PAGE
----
Here’s what I would do.
The NDP campaign is in crisis, no doubt. In crisis, not just because a whopping four NDP candidates were booted off the slate in the first week, thanks to ill-advised social media posts.
Not just because it’s Day 5 of #skvotes 2016 and they’ve fired their central campaign manager.
Perhaps it’s because the party is apparently divided, almost in two. A recent poll shows that of those who indicated the Sask NDP was their first choice as a political party, only half said that Cam Broten would make the best choice for Premier of Saskatchewan.
I’m not entirely sure what that half of the Sask NDP’s problem is. Broten is a super likeable guy. He’s visually appealing (don’t tell me this doesn’t matter, because it absolutely does). He’s as qualified as Brad Wall, if we’re comparing resumes. Perhaps he’s not as hard-left wing as some in his party would like him to be, but who is? And what is that half more concerned about: leadership ideology, or leadership strength?
Anyway, bottom line is that despite all these unfortunate handicaps, the NDP campaign is in the crisis state it’s in simply because it’s been sloppy from the start.
Tell me one thing the Sask NDP campaign stands for…one overall message you’ve received loud and clear about what they’ll do if elected, or why you should vote for them.
Politics 101 – pick your plot, choose your ending, then figure out how you’re going to get there. Preferably well in advance of the first day of your party’s campaign.
The Sask Party have done a fabulous job of defining their narrative, and essentially the narrative of the entire campaign: Let’s Never Go Back…do voters want to take Saskatchewan Forward or Back?
They’ve been running an expensive rotation of ads based on this narrative for weeks now (an election spending flaw that needs consideration) and had the Sask NDP defending themselves out of the gate. Which leads me to my first point:
Pick a bloody theme. A slogan. Something, anything, that tells voters in this province what exactly the 2016 Sask NDP stands for – in one line.
If it was entirely my call, that line would be this: ‘We Can’t Change the Past, but Together We Will Build a Better Future’. From there, use that statement to build a rollout for the rest of the campaign.
Unfortunately, that means a hard reset on the current Sask NDP campaign strategy.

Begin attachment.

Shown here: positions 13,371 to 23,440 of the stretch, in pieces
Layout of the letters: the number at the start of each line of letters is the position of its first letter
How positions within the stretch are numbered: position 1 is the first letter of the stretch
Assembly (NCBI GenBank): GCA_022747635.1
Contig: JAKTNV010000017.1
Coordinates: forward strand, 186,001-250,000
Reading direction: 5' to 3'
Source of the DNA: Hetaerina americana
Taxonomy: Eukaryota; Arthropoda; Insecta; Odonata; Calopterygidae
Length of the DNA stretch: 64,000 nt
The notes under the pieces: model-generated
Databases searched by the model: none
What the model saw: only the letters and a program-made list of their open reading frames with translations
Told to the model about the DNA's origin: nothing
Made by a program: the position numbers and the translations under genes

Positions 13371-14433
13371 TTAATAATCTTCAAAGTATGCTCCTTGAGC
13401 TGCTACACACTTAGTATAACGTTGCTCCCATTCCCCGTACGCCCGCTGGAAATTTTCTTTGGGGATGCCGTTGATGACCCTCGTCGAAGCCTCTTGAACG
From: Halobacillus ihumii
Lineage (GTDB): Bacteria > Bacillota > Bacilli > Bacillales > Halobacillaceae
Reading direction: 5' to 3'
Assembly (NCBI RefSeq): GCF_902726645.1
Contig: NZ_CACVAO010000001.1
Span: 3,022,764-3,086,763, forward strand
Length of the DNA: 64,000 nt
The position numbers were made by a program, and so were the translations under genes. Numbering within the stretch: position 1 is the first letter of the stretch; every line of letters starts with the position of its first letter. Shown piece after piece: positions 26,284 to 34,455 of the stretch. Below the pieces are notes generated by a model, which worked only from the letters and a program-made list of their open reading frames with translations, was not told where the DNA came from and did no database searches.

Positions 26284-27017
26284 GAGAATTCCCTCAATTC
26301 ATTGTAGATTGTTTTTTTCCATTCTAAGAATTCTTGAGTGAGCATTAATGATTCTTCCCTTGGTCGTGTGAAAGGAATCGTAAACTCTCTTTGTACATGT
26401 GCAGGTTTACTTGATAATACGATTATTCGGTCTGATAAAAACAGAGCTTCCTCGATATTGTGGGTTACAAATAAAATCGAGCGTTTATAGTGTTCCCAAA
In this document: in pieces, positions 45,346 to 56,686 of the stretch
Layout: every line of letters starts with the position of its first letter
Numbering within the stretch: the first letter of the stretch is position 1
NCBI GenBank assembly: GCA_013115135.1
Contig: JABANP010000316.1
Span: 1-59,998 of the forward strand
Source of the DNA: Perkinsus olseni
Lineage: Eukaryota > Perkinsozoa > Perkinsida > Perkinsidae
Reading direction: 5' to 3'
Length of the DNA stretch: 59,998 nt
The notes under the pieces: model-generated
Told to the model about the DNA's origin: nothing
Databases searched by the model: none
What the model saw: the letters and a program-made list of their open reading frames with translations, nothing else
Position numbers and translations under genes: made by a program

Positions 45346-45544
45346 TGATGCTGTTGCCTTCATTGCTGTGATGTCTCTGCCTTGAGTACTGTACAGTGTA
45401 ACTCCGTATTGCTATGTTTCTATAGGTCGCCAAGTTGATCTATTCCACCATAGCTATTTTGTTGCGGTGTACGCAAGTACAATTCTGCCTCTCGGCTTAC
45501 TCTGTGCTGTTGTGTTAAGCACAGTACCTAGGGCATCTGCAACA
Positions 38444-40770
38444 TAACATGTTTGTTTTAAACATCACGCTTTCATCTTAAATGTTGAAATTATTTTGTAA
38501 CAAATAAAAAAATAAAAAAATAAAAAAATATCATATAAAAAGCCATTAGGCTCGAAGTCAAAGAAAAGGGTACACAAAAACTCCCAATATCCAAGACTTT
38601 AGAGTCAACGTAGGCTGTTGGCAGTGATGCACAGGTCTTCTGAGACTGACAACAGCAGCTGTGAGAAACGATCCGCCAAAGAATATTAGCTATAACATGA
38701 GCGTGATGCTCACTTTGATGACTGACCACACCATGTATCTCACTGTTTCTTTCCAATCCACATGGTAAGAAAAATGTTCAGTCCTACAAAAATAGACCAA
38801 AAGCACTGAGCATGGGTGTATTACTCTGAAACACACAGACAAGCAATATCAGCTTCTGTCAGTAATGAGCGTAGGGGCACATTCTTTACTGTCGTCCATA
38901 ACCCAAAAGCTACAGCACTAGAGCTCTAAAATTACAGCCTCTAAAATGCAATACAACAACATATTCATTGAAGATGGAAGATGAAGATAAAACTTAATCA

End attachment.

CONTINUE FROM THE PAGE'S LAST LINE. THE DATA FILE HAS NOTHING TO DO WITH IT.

Turn it off and on again. Because the last week was a tire fire.
Shut down everything except door-knocking, cancel the beers at Amigos tonight, and hunker down to regroup. First up on the list should be…
Get rid of the gimmicks and scattergun announcements.
No more Gravy Planes or jars of dirt on a card table in front of the Legislature. No more mixed messaging. In the past 5 days the Sask NDP has:
- announced they’ll shut down SaskBuilds. Saskatchewan voters’ number one concern is the economy, and you’re going to close down something called SaskBuilds?
- demanded weekly debates with Brad Wall.
- committed to ending Lean, which I’m pretty sure has already ended.
- said, vaguely, they’ll “fix” the new Moose Jaw hospital.
- committed to a second bridge in Prince Albert
- promised to fund First Nations’ and Metis schools and then “send the bill to the federal government”. Oh, okay.
- cut the number of Saskatchewan MLAs from 61 to 55.
I mean, these are all noble endeavors, but do you get any sense of a plan here? No. Its a dumpster fire of slash, burn, pontificate and promise on random issues that don’t connect: not to a comprehensive narrative, and definitely not with the voter.
Believe it or not, however, finding new material wouldn’t be that hard to do, because again, believe it or not, the Sask NDP has a relatively decent platform on their website.
Did you look? That’s their campaign. That should be the imagery, the tone, the language. Bam. Why aren’t they telling that story?
Well, that would be the next step.
Change the channel. Go positive. Tap into hope and happiness instead of trying to manufacture fear.
That would mean revamping the media release schedule, appearances, messaging, even reprinting mailouts or reshooting television advertising – which in 2016 isn’t that hard to do.
Finally, but probably the most important:
Makeover Cam Broten.
Actually, makeunder Cam Broten.
Angry Cam is not Real Cam. Shouty, stressed out Cam is not Real Cam.
Norwegian sweater Cam is Real Cam, but that thing should still probably be taken off the campaign trail.
Real Cam is an easy sell. He just needs to come back. Chill out, laugh – be himself. Throw on some great dress shirts (blue), dark indigo jeans and some brown boots and get out there. Bring his beautiful wife and kids out to events, kiss some babies, get lots of pics.
This is so EASY. I shouldn’t need to tell you this.
The challenge – this hard reboot… literaly turning the campaign off and then on again – has to be done in the next 48 hours. Then it needs to be disciplined, stay on message, but be flexible enough to adapt.
Anyway. If I was managing the Sask NDP’s campaign right now, that’s how I would do it.
But I’m not.